A phase II trial of radiation therapy and weekly cisplatin chemotherapy for the treatment of locally-advanced squamous cell carcinoma of the vulva

A gynecologic oncology group study

David H. Moore, Shamshad Ali, Wui Jin Koh, Helen Michael, MacK N. Barnes, Carolyn K. McCourt, Howard D. Homesley, Joan L. Walker

Research output: Contribution to journalArticle

80 Citations (Scopus)

Abstract

Objectives: To determine the efficacy and toxicity of radiation therapy and concurrent weekly cisplatin chemotherapy in achieving a complete clinical and pathologic response when used for the primary treatment of locally-advanced vulvar carcinoma. Methods: Patients with locally-advanced (T3 or T4 tumors not amenable to surgical resection via radical vulvectomy), previously untreated squamous cell carcinoma of the vulva were treated with radiation (1.8 Gy daily × 32 fractions = 57.6 Gy) plus weekly cisplatin (40 mg/m 2) followed by surgical resection of residual tumor (or biopsy to confirm complete clinical response). Management of the groin lymph nodes was standardized and was not a statistical endpoint. Primary endpoints were complete clinical and pathologic response rates of the primary vulvar tumor. Results: A planned interim analysis indicated sufficient activity to reopen the study to a second stage of accrual. Among 58 evaluable patients, there were 40 (69%) who completed study treatment. Reasons for prematurely discontinuing treatment included: patient refusal (N = 4), toxicity (N = 9), death (N = 2), other (N = 3). There were 37 patients with a complete clinical response (37/58; 64%). Among these women there were 34 who underwent surgical biopsy and 29 (78%) who also had a complete pathological response. Common adverse effects included leukopenia, pain, radiation dermatitis, pain, or metabolic changes. Conclusions: This combination of radiation therapy plus weekly cisplatin successfully yielded high complete clinical and pathologic response rates with acceptable toxicity.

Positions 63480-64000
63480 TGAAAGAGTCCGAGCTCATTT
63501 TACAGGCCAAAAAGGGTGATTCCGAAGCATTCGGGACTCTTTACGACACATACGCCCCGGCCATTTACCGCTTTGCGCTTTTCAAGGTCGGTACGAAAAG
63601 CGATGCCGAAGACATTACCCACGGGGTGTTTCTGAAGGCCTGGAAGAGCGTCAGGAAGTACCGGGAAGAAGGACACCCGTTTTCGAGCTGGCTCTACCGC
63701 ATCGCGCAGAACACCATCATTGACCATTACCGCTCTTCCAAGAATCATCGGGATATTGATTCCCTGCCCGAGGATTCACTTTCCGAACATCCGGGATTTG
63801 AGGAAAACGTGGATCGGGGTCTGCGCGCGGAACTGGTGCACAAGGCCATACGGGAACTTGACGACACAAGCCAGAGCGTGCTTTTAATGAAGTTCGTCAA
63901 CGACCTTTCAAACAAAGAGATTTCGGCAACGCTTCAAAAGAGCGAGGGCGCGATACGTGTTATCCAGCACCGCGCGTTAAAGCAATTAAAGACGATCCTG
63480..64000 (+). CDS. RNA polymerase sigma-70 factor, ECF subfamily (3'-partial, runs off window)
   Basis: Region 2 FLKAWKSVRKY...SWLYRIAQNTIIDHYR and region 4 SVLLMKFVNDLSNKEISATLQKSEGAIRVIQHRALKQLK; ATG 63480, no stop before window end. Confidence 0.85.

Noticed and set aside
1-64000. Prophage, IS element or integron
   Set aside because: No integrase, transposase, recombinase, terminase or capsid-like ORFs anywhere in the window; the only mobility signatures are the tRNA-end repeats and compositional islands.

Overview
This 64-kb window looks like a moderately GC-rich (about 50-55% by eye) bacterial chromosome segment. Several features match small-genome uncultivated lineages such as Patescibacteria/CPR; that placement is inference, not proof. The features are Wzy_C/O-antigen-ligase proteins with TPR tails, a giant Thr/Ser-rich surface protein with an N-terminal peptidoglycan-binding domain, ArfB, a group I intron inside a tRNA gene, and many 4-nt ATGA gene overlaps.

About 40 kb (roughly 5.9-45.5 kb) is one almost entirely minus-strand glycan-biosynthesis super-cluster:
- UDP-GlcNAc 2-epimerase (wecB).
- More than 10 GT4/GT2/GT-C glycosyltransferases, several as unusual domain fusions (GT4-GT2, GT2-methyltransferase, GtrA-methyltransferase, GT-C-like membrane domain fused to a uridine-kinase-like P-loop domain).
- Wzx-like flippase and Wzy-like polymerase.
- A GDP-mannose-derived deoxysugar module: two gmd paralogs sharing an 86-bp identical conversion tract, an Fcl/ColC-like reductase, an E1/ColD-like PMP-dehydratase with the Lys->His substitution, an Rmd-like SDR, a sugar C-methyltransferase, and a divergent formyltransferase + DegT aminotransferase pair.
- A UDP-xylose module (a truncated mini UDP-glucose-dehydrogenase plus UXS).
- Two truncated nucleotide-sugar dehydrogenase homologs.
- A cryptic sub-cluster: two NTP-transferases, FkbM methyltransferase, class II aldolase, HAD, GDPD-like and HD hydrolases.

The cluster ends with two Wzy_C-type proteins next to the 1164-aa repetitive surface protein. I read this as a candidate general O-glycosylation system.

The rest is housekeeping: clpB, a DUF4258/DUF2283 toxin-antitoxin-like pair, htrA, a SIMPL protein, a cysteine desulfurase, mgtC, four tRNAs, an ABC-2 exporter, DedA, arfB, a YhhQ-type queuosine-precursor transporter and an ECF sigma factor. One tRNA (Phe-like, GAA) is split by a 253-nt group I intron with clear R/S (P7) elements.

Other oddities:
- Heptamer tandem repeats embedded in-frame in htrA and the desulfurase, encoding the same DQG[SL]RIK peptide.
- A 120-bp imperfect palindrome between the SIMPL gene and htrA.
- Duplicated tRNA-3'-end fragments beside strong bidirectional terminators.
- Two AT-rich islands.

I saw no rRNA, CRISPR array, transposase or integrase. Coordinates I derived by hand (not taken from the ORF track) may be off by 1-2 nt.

Original languageEnglish
Pages (from-to)529-533
Number of pages5
JournalGynecologic Oncology
Volume124
Issue number3
DOIs
StatePublished - Mar 2012

Fingerprint

Vulva
Cisplatin
Squamous Cell Carcinoma
Radiotherapy
Drug Therapy
Radiodermatitis
Treatment Refusal
Biopsy
Radiation Dosage
Pain
Groin
Leukopenia
Residual Neoplasm
Neoplasms
Therapeutics
Lymph Nodes
Carcinoma

Keywords

  • Chemotherapy
  • Radiation therapy
  • Surgery
  • Vulva cancer

ASJC Scopus subject areas

  • Obstetrics and Gynecology
  • Oncology

Cite this

A phase II trial of radiation therapy and weekly cisplatin chemotherapy for the treatment of locally-advanced squamous cell carcinoma of the vulva : A gynecologic oncology group study. / Moore, David H.; Ali, Shamshad; Koh, Wui Jin; Michael, Helen; Barnes, MacK N.; McCourt, Carolyn K.; Homesley, Howard D.; Walker, Joan L.

In: Gynecologic Oncology, Vol. 124, No. 3, 03.2012, p. 529-533.

Research output: Contribution to journalArticle

Moore, David H. ; Ali, Shamshad ; Koh, Wui Jin ; Michael, Helen ; Barnes, MacK N. ; McCourt, Carolyn K. ; Homesley, Howard D. ; Walker, Joan L. / A phase II trial of radiation therapy and weekly cisplatin chemotherapy for the treatment of locally-advanced squamous cell carcinoma of the vulva : A gynecologic oncology group study. In: Gynecologic Oncology. 2012 ; Vol. 124, No. 3. pp. 529-533.
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abstract = "Objectives: To determine the efficacy and toxicity of radiation therapy and concurrent weekly cisplatin chemotherapy in achieving a complete clinical and pathologic response when used for the primary treatment of locally-advanced vulvar carcinoma. Methods: Patients with locally-advanced (T3 or T4 tumors not amenable to surgical resection via radical vulvectomy), previously untreated squamous cell carcinoma of the vulva were treated with radiation (1.8 Gy daily × 32 fractions = 57.6 Gy) plus weekly cisplatin (40 mg/m 2) followed by surgical resection of residual tumor (or biopsy to confirm complete clinical response). Management of the groin lymph nodes was standardized and was not a statistical endpoint. Primary endpoints were complete clinical and pathologic response rates of the primary vulvar tumor. Results: A planned interim analysis indicated sufficient activity to reopen the study to a second stage of accrual. Among 58 evaluable patients, there were 40 (69{\%}) who completed study treatment. Reasons for prematurely discontinuing treatment included: patient refusal (N = 4), toxicity (N = 9), death (N = 2), other (N = 3). There were 37 patients with a complete clinical response (37/58; 64{\%}). Among these women there were 34 who underwent surgical biopsy and 29 (78{\%}) who also had a complete pathological response. Common adverse effects included leukopenia, pain, radiation dermatitis, pain, or metabolic changes. Conclusions: This combination of radiation therapy plus weekly cisplatin successfully yielded high complete clinical and pathologic response rates with acceptable toxicity.",
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